In this guest post, Daniel Gannon, Executive Director of the Retirement Living Council, discusses the Victorian government’s plans to address housing shortages, including 800,000 homes in the next decade. Gannon claims retirement communities offer an affordable solution for the growing ageing population, with potential cost savings of $3.5 billion annually, calling for an increase in land availability and policy reforms for sustainable housing solutions.
The Victorian Government’s Housing Statement is in many ways a landmark moment for housing supply in Australia.
This roadmap outlines a plan to deliver millions of additional homes across Victoria – including 800,000 over the next decade – to help respond to pressures that have been building up for years.
Ambitious plans are important, and so are effective and efficient planning systems that provide homes for those who need them most.
And when it comes to an affordable housing option available to a growing cohort of Australians in an otherwise unaffordable housing market – there’s one hiding in plain sight.
Retirement communities are a housing solution whose time has come given the great Australian dream of home ownership is becoming a nightmare for many. This sentiment was underscored by the recent 2023 Intergenerational Report and addressed by Premier Andrews.
We now know there are 4.6 million people around Australia aged over 65 today, a number that will grow to 7.1 million by 2043 – representing a 54 per cent increase in only two decades.
In a Victorian context, this cohort is forecast to grow dramatically by 650,000.
Hence, it’s critical that governments understand these opportunities as they plan for the significant increase of older Australians and as the Commonwealth aims to keep the aged care sector operational.
While the demographic and housing outlook might sound grim, there is a solution to this crisis.
The more than 2,500 retirement villages across the country can allow residents to maintain their independent lifestyle as they age, while still enabling them access to care, support services and community.
As states like Victoria undergo a demographic change, more needs to be done to support this new, more active generation of older people.
This population shift will also have socio-economic impacts on the nation, including the housing supply shortage and the pressure on an already struggling residential aged care sector.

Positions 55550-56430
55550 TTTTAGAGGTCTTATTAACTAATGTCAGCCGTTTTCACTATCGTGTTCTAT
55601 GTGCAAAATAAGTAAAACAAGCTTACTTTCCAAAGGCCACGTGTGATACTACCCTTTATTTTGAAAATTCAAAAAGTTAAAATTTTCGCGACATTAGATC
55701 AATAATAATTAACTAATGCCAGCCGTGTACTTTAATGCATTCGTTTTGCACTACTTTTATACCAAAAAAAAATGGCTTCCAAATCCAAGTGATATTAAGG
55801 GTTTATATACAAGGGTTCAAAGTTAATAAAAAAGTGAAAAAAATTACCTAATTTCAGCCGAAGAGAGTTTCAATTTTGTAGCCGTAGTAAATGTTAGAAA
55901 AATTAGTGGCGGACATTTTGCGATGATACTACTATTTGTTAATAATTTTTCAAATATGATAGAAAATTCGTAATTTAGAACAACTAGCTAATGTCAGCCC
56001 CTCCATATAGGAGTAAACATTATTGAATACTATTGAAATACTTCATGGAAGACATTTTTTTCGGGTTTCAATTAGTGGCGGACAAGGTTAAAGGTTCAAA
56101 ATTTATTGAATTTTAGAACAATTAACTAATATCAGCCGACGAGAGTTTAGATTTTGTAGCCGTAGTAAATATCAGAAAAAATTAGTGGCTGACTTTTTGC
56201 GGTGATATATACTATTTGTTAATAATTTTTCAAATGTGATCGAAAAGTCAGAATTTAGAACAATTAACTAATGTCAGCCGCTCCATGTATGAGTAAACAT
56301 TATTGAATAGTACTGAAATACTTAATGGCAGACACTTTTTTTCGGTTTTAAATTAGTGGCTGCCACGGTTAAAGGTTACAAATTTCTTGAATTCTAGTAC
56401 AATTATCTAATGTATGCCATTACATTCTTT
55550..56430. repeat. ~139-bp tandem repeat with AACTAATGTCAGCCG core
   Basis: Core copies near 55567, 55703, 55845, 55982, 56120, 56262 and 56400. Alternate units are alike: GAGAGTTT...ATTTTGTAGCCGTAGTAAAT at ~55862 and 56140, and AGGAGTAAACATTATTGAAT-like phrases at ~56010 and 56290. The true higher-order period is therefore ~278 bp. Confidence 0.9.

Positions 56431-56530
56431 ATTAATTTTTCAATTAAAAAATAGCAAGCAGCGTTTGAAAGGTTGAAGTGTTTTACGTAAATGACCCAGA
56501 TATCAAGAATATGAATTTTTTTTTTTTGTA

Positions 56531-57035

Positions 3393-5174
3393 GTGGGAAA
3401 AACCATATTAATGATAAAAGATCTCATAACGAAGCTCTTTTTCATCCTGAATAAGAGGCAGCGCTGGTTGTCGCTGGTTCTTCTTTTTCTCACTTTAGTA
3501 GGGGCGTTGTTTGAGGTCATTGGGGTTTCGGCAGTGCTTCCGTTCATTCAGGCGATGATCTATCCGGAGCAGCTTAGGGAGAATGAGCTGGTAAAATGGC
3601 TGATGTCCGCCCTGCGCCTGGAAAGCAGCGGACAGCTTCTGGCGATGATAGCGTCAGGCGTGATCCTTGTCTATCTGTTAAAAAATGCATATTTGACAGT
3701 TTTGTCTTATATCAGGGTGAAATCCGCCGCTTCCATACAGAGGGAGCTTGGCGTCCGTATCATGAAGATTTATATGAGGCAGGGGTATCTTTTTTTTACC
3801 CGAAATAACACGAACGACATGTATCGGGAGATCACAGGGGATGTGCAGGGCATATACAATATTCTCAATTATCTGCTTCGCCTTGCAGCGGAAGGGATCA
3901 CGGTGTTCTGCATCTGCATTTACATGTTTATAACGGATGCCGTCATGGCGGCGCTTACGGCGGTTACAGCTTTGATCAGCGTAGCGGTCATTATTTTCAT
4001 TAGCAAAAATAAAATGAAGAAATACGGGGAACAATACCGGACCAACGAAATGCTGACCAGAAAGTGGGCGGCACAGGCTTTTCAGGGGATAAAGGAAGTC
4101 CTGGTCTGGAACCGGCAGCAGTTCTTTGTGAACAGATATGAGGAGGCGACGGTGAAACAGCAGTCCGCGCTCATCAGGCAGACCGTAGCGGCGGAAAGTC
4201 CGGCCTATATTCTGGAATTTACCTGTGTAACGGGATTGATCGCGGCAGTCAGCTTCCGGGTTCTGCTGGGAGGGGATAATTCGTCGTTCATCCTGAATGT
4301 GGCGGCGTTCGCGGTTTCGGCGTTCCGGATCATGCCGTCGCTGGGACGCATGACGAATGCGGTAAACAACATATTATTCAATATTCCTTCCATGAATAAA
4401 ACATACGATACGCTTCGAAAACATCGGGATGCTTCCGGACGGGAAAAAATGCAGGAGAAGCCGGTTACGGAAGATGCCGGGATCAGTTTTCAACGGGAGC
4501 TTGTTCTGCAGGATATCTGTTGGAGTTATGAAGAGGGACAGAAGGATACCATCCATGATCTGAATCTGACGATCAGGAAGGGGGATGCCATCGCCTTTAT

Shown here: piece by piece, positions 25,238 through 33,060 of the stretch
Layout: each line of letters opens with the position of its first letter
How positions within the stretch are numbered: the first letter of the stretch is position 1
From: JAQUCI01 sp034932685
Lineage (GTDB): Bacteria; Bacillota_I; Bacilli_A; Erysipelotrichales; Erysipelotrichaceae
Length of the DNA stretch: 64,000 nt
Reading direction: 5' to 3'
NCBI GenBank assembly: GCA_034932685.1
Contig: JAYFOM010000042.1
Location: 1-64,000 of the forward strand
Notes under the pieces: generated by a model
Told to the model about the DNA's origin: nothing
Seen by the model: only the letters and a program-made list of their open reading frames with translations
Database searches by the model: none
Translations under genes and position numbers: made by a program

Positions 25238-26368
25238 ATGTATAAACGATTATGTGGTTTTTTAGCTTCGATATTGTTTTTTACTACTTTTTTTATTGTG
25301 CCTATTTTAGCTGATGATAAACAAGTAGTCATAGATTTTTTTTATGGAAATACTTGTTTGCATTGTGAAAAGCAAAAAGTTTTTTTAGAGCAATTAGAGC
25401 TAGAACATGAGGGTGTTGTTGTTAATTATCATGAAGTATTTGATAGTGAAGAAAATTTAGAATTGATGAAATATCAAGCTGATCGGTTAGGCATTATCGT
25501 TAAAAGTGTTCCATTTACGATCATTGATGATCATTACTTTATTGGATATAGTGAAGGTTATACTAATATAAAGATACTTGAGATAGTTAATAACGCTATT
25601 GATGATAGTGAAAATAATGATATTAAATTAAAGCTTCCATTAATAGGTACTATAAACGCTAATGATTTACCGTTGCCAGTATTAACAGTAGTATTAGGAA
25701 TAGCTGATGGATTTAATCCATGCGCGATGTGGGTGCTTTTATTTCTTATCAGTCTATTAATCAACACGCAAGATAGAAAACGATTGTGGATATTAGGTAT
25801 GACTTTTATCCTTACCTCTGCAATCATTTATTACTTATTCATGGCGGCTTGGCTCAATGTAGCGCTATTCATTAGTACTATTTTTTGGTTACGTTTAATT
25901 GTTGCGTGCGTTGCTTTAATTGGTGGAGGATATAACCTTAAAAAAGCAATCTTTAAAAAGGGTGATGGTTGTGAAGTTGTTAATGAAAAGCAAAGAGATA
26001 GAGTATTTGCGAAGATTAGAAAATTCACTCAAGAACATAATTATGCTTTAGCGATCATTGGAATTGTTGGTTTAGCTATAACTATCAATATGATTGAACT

By reducing barriers to physical activity and providing access to gyms and fitness facilities, retirement communities help residents remain more frequently active than those living independently in the community and interacting with hospitals and GPs less frequently.
This should be music to the ears of Governments everywhere because this results in significant local, state and commonwealth financial efficiencies. To be precise, almost $3.5 billion every year.
But the real hero of this story is affordability and can help turn this housing nightmare into the great Australian dream – but only if planning systems are enabling new supply rather than holding it up.
Retirement communities are designed to provide an affordable option for older Australians, with entry prices across the country on average 48% lower than median house prices in similar areas.
But the problem isn’t necessarily affordability for this housing type – it’s growing demand and dwindling supply.
If this ambitious plan from the Victorian Government puts an end to retirement operators waiting up to five years for development applications to be approved in metropolitan areas around the country, then this is great news for the industry.
For too long, planning systems have held up supply and unnecessarily driven up costs for developers through extensive delays.
And if you think the solution to these escalating planning problems is complex, think again.
Instead of holding back and delaying supply, councils and governments should be increasing land availability, expediting processes for planning and building permits, and through minimum land allocations in undersupplied areas.
But it doesn’t just start and stop with planning systems.
The Federal Government should increase the asset-free threshold for aged pensioners, allow retirement village residents to access the Home Equity Access Scheme, and continue to reform Commonwealth Rent Assistance.
Until governments get serious about some of these important policy reforms that would unlock and facilitate more supply, our housing problems will continue to get worse at the same time that our population ages.
It’s one thing to release an ambitious plan – it’s another thing to follow through on it.